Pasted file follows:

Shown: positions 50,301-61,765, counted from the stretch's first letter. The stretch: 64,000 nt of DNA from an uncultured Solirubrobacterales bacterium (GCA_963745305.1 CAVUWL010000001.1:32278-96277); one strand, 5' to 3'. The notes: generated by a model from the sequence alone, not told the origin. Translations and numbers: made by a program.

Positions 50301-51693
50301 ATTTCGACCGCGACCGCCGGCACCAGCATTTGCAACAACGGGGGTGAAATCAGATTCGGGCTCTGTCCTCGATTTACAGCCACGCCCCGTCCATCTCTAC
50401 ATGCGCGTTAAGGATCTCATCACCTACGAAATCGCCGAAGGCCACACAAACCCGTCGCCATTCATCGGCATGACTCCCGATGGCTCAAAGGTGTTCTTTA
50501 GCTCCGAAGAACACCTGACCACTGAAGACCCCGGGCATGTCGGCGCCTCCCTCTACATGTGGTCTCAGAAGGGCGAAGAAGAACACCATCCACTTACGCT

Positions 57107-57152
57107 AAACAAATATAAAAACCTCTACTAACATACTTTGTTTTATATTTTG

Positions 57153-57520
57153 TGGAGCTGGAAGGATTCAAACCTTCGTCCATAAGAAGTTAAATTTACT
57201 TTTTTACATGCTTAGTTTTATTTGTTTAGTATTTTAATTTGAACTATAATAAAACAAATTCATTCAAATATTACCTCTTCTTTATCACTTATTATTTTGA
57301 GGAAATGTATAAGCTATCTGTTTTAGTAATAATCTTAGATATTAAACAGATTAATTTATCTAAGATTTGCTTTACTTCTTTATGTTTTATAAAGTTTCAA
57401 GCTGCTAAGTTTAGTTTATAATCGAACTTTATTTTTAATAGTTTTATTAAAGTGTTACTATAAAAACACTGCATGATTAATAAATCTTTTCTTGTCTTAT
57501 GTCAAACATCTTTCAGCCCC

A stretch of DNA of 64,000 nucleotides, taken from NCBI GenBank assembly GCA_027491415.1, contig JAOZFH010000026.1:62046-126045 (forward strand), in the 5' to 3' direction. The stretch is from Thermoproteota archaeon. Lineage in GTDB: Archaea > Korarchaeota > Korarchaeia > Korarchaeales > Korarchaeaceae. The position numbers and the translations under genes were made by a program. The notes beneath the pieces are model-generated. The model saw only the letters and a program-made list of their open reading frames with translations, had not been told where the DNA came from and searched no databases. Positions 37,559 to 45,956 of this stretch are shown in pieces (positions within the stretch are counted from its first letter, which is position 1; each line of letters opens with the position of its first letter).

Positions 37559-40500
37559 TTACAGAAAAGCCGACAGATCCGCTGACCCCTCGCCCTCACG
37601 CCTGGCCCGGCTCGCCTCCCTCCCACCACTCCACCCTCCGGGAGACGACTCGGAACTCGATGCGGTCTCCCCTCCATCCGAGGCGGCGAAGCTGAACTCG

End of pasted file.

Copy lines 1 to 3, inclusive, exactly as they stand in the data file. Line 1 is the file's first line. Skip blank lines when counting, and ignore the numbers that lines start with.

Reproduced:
Shown: positions 50,301-61,765, counted from the stretch's first letter. The stretch: 64,000 nt of DNA from an uncultured Solirubrobacterales bacterium (GCA_963745305.1 CAVUWL010000001.1:32278-96277); one strand, 5' to 3'. The notes: generated by a model from the sequence alone, not told the origin. Translations and numbers: made by a program.

Positions 50301-51693
50301 ATTTCGACCGCGACCGCCGGCACCAGCATTTGCAACAACGGGGGTGAAATCAGATTCGGGCTCTGTCCTCGATTTACAGCCACGCCCCGTCCATCTCTAC